Apparently, I was just as lazy and unmotivated 20 years ago as I am today.
March 23, 1995
Here, in no particular order, is what I usually end up doing when I sit down to write:
- Test the refrigerator door to make sure the hinges are still operating properly. I rarely take anything out to eat. I also open the door slowly to see at what point the little lightbulb turns on. Someday, that bulb isn’t going to turn on and it’s going to make it all worthwhile.
- Go into the bathroom and look at myself in the mirror for a long time. Sometimes, I comb my hair in bizarre and funny styles. Sometimes, I experiment with different hair care products, like gels, rinses and conditioners. Sometimes, I cut my nose hairs. Sometimes, I stare at myself and ask, “What’s wrong?”
- Turn on the TV and make the rounds. I go through the channels in a specific sequence: 2, 4, 7, 5, 11, 9, 13, 21, 25. I realize that’s out of order but the pattern is ingrained in me. I can manipulate the remote with my thumb without looking at it. I start to feel guilty after two “laps.” Thank God I don’t have cable.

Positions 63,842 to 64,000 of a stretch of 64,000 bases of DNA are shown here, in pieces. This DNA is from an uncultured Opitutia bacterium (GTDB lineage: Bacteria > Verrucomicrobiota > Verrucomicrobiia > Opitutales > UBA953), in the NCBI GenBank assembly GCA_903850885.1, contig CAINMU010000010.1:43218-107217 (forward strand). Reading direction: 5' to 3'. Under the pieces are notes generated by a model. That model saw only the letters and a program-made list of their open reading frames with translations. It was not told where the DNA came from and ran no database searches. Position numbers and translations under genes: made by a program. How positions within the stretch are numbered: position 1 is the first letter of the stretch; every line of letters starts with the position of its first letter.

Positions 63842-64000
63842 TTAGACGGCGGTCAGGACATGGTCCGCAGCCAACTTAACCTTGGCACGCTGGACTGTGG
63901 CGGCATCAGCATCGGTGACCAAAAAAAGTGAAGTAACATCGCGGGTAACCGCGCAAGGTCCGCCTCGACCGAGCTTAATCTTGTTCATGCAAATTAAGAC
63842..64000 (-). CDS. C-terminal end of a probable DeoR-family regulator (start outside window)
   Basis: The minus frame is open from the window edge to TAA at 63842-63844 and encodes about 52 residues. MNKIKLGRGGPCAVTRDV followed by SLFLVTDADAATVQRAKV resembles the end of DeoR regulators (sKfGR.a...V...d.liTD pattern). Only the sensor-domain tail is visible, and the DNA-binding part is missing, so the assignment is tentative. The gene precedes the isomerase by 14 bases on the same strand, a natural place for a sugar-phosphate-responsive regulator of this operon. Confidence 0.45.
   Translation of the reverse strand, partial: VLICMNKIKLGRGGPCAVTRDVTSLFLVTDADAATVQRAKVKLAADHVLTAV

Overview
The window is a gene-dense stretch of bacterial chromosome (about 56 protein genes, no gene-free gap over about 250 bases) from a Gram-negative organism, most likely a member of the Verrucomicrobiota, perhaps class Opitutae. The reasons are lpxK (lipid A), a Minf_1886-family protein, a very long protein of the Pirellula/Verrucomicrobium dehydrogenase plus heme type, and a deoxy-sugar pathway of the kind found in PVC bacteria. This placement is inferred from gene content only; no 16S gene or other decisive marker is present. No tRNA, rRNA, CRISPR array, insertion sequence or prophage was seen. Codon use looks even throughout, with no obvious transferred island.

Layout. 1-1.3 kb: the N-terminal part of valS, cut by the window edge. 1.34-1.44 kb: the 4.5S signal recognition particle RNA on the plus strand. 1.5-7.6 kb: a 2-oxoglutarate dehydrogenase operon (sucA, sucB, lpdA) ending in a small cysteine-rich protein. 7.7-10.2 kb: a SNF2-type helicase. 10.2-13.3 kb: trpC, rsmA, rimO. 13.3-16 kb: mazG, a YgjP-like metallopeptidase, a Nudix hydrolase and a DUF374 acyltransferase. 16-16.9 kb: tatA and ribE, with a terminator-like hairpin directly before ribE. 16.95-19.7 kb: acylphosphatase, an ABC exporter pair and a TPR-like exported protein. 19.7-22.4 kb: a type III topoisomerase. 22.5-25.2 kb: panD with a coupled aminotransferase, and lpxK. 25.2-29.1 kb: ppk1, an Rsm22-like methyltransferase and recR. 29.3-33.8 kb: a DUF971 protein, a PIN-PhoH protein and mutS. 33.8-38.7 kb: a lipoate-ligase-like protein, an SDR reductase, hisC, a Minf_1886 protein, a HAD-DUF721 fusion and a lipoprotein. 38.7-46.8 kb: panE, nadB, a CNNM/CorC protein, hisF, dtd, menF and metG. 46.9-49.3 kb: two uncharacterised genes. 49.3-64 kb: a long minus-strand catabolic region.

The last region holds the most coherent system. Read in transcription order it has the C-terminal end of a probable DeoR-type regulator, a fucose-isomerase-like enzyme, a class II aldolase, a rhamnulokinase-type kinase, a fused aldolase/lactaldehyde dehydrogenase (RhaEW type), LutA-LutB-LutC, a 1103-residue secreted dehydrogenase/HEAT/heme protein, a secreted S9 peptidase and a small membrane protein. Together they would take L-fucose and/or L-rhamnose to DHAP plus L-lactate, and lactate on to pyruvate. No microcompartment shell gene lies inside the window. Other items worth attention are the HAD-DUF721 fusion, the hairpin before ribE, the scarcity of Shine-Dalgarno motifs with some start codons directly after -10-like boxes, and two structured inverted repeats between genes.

- Eat peanut butter by sticking my finger in the jar. I’m sure this practice will come to an end once I’m married. [Note: It hasn’t.] This reminds me that when we were kids we had a schnauzer named Nipper who would bark incessantly. To shut him up, mom would take a finger of peanut butter and stick it on the roof of his mouth. That bought us a few minutes of peace and quiet. Dogs love peanut butter, you know.
- Masturbate. I consider this my most healthy distraction and the one that takes the least amount of time.
5a. Take a nap.
- Mope. I have a theory that my extra-special, finely-tuned brand of moping is an important part of the creative process, so I’m not sure it’s fair to include it in a list of distractions. It’s like saying breathing is a distraction.
- Stare at the phone. The best distractions are the ones not initiated by me. When the phone sings, I drop my laptop like it’s suddenly leaking the Ebola virus and rush to answer by the second ring out of fear that whomever is calling might change their mind. I rarely get back to what I was doing. I have reams and reams of half-finished sentences. Maybe I can mash them all together and make some haiku.
- Read someone else’s work. WOW! can some people write! If I’m feeling a little too productive, I’ll walk over to the bookcase and pull out some Dickens or Hemingway and it’s back to distraction #3.